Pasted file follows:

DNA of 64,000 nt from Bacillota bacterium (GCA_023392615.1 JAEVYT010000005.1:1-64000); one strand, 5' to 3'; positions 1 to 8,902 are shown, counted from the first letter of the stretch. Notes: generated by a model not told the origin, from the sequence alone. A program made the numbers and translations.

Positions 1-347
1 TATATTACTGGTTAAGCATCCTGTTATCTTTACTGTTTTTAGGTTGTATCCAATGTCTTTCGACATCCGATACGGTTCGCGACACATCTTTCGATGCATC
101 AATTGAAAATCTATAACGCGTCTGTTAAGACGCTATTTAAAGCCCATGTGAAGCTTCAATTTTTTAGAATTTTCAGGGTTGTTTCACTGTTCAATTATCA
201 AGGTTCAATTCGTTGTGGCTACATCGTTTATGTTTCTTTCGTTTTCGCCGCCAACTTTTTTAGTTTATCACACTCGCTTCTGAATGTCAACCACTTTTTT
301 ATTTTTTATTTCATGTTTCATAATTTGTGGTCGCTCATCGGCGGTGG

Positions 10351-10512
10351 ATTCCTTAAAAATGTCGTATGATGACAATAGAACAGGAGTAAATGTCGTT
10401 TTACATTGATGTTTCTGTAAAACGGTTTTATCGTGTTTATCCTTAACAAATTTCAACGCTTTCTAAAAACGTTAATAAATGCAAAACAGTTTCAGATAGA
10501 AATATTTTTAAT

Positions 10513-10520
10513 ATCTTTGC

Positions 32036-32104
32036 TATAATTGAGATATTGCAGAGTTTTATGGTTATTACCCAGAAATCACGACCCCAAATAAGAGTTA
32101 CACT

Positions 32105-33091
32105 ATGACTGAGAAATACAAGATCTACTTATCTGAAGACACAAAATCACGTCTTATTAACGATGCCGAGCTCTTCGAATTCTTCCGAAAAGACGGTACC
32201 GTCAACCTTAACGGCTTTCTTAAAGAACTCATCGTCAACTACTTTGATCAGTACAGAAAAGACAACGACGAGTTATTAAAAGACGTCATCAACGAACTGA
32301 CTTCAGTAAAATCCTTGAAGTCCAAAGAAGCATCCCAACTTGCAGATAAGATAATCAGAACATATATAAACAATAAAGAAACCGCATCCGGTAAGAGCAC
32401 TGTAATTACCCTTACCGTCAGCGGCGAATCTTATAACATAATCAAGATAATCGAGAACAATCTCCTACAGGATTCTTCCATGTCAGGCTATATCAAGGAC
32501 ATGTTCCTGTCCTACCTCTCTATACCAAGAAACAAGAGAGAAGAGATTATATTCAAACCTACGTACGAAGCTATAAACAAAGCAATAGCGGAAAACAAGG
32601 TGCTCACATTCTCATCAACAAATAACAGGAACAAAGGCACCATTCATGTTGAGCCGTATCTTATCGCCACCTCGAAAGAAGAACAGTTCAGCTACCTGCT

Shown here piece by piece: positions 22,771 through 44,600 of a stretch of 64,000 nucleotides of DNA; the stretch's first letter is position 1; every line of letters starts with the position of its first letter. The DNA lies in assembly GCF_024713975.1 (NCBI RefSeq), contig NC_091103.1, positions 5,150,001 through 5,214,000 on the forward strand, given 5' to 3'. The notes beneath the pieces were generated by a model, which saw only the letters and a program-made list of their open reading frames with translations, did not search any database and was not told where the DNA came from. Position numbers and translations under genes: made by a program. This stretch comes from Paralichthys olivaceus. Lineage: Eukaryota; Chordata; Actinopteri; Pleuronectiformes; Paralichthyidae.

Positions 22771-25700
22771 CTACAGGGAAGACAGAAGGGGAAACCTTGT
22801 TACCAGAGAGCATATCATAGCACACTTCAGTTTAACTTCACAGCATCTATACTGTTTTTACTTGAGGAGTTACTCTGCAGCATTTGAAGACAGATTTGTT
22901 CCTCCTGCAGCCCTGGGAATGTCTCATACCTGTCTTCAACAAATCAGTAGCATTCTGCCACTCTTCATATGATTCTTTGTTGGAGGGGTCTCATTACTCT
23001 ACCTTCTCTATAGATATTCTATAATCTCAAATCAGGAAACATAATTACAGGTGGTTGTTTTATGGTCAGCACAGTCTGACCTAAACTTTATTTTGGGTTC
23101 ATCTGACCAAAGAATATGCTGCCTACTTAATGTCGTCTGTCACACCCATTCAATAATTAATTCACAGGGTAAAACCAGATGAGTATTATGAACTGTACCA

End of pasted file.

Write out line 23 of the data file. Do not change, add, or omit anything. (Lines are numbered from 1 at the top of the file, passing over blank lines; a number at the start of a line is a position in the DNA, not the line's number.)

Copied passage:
Shown here piece by piece: positions 22,771 through 44,600 of a stretch of 64,000 nucleotides of DNA; the stretch's first letter is position 1; every line of letters starts with the position of its first letter. The DNA lies in assembly GCF_024713975.1 (NCBI RefSeq), contig NC_091103.1, positions 5,150,001 through 5,214,000 on the forward strand, given 5' to 3'. The notes beneath the pieces were generated by a model, which saw only the letters and a program-made list of their open reading frames with translations, did not search any database and was not told where the DNA came from. Position numbers and translations under genes: made by a program. This stretch comes from Paralichthys olivaceus. Lineage: Eukaryota; Chordata; Actinopteri; Pleuronectiformes; Paralichthyidae.